The Rabbis, immobilized by “Zechariah’s dilemma,” neither sacrificed the calf nor executed Bar Kamza, who then reported the Rabbis’ rejection of the royal gift.
The Emperor’s ire at the perceived slap in the face set into motion a series of events leading to the Jewish revolt that culminated in the destruction of the Temple and countless Jewish casualties. The Talmud’s footnote to this story is the lament, “through the scrupulousness of Rabbi Zechariah our House has been destroyed, our Temple burnt and we ourselves exiled from our land.”
Was Rabbi Zechariah correct? Did the Rabbis exhibit a failure of nerve in not following the path of least existence? Was it wise to insist upon upholding the highest moral and ritual standards regardless of the cost?
And what do we learn from this for the dilemmas we face today? Think of Isis, or Hamas.
Do we engage the enemy with force necessary to succeed and to survive? Or should our first concern be avoiding any possibility of collateral damage? Does Isis’ immoral actions give us the freedom to pursue the war in a manner that compromises our own moral standards?
The Talmud bemoans that two millennia ago the Rabbis and the leadership of Judea paid a dear price by allowing themselves to be swayed by Zechariah’s insistence that our moral and ritual principles must be upheld regardless of the consequences.. The Tradition ultimately rejected Zechariah’s argument. The Rabbis certainly believed that life was sacred and that bloodshed violated God’s will – but there are exceptions.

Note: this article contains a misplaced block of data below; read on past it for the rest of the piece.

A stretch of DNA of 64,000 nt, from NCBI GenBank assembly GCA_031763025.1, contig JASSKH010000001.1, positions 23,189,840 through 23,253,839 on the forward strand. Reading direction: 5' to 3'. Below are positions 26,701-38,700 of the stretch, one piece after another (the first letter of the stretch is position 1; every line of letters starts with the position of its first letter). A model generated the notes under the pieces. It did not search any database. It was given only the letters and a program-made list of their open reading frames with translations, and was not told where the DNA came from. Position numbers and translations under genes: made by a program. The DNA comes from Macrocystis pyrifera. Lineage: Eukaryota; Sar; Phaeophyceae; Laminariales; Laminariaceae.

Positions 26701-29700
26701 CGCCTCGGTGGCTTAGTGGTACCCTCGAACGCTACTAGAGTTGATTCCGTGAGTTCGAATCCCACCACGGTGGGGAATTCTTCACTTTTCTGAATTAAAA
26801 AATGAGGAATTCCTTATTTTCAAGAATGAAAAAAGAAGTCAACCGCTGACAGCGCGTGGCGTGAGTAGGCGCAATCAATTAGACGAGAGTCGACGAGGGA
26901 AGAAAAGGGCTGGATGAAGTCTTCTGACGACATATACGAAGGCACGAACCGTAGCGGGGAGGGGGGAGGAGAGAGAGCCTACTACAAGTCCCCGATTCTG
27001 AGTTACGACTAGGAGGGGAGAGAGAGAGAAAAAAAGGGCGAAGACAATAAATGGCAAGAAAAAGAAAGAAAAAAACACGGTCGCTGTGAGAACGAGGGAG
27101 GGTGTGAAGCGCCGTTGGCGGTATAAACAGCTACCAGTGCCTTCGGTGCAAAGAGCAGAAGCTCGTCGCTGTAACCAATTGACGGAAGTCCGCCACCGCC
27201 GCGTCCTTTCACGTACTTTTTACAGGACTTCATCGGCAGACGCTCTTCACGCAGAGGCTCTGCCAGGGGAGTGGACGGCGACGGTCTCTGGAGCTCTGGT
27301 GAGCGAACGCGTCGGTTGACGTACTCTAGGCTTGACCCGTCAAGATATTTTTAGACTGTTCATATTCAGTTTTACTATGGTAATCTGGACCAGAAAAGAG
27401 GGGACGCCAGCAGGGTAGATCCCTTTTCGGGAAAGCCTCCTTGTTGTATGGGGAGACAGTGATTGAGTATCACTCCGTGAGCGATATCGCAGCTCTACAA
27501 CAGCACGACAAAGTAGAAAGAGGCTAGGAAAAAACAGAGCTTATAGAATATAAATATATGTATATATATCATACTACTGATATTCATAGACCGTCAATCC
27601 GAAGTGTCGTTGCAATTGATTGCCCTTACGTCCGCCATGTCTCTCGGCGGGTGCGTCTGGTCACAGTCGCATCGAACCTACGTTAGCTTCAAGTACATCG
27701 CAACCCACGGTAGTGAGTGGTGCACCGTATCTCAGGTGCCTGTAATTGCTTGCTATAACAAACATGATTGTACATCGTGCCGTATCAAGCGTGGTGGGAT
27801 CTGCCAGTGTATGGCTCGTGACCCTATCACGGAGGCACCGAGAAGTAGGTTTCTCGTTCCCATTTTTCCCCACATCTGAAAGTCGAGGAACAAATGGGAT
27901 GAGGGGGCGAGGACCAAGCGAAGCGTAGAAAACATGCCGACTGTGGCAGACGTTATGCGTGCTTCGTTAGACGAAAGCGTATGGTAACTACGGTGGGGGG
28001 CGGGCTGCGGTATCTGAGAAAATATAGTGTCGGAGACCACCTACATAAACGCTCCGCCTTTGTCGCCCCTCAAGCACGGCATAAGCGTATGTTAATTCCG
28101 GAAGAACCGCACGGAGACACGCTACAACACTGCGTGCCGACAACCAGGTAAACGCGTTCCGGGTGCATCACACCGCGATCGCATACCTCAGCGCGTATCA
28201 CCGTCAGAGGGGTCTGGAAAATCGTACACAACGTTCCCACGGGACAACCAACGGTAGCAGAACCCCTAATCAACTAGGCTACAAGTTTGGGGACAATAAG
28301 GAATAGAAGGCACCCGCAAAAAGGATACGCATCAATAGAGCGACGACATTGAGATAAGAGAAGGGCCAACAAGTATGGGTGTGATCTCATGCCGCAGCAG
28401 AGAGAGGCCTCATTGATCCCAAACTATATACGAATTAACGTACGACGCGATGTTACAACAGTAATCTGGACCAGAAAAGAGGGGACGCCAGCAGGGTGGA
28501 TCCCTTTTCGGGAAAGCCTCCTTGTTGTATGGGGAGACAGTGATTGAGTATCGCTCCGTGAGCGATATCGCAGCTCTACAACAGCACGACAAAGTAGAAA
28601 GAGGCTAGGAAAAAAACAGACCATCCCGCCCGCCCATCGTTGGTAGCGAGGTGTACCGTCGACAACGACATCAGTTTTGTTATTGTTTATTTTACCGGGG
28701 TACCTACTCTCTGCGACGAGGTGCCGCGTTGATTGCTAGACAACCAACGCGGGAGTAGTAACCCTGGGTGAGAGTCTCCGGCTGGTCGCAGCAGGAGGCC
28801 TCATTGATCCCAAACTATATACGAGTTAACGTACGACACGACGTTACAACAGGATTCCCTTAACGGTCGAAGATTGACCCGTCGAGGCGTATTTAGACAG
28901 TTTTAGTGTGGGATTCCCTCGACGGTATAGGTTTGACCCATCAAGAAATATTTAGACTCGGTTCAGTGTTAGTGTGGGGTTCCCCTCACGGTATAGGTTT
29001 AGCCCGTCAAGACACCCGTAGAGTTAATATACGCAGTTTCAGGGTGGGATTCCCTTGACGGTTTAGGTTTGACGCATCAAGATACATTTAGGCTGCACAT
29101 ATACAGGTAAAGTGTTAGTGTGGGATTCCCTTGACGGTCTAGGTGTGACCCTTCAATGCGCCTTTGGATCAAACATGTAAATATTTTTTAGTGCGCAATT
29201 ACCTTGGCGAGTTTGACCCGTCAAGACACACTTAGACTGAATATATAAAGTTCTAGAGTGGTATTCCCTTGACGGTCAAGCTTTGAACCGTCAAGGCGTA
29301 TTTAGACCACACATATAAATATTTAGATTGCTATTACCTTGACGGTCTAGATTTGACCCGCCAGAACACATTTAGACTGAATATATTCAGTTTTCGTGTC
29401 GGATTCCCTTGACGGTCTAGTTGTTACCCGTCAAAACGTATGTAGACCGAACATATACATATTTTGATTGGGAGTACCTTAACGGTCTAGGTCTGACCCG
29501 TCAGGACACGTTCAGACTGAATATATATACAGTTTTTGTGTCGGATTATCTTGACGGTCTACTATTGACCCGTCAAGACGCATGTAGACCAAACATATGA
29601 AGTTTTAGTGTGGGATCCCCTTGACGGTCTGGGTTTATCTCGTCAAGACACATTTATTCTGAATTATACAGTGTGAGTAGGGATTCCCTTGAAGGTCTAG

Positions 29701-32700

If a rodef (a pursuer) threatens your life, you must do what is necessary to save yourself. Self-defense is not merely a valid response – it is a required moral response.
Similarly a nation threatened by a neighboring rodef has a moral right to take needed action to defend its people. Thus in 1967 when Israel was threatened by the alliance of Egypt and Syria, it took pre-emptive action – that assured the successful culmination of the Six Day War
In contrast in 1973 when there were again clear signs that Egypt and Syria were preparing to attack Israel, the government heeded the warnings from Washington to hold fire until attacked. The failure to preempt hostilities led to great losses in the early days of the Yom Kippur War. There was actually a period when it seemed that Israel would be defeated with all the horrible consequences that would have inevitably followed.
When Jews gather tomorrow evening to observe the Fast we will lament not only past tragedies in our history but also the ongoing tragedy of Israeli deaths in this ongoing war with Terror. While we rightfully believe that given the conditions in which the war must be waged, collateral damage is inevitable, we nonetheless pause to shed tears over the innocent lives that have been lost and the great upheaval that has disrupted the lives of so many. Make no mistake: it is a great luxury to no longer fear being refugees, but such a luxury comes at a price. It costs many lives and it changes your national character.
That’s the price of wanting to be alive. And secure.
As we remember the tragedies of the past and confront the sad realities of the present, may we never lose sight of Isaiah’s great hope that the day will come when swords will be beaten into plowshares and spears into pruning hooks and none shall wage war any more. It’s an age old dream, but woe unto us if we lose faith in human efforts to help make that dream come true.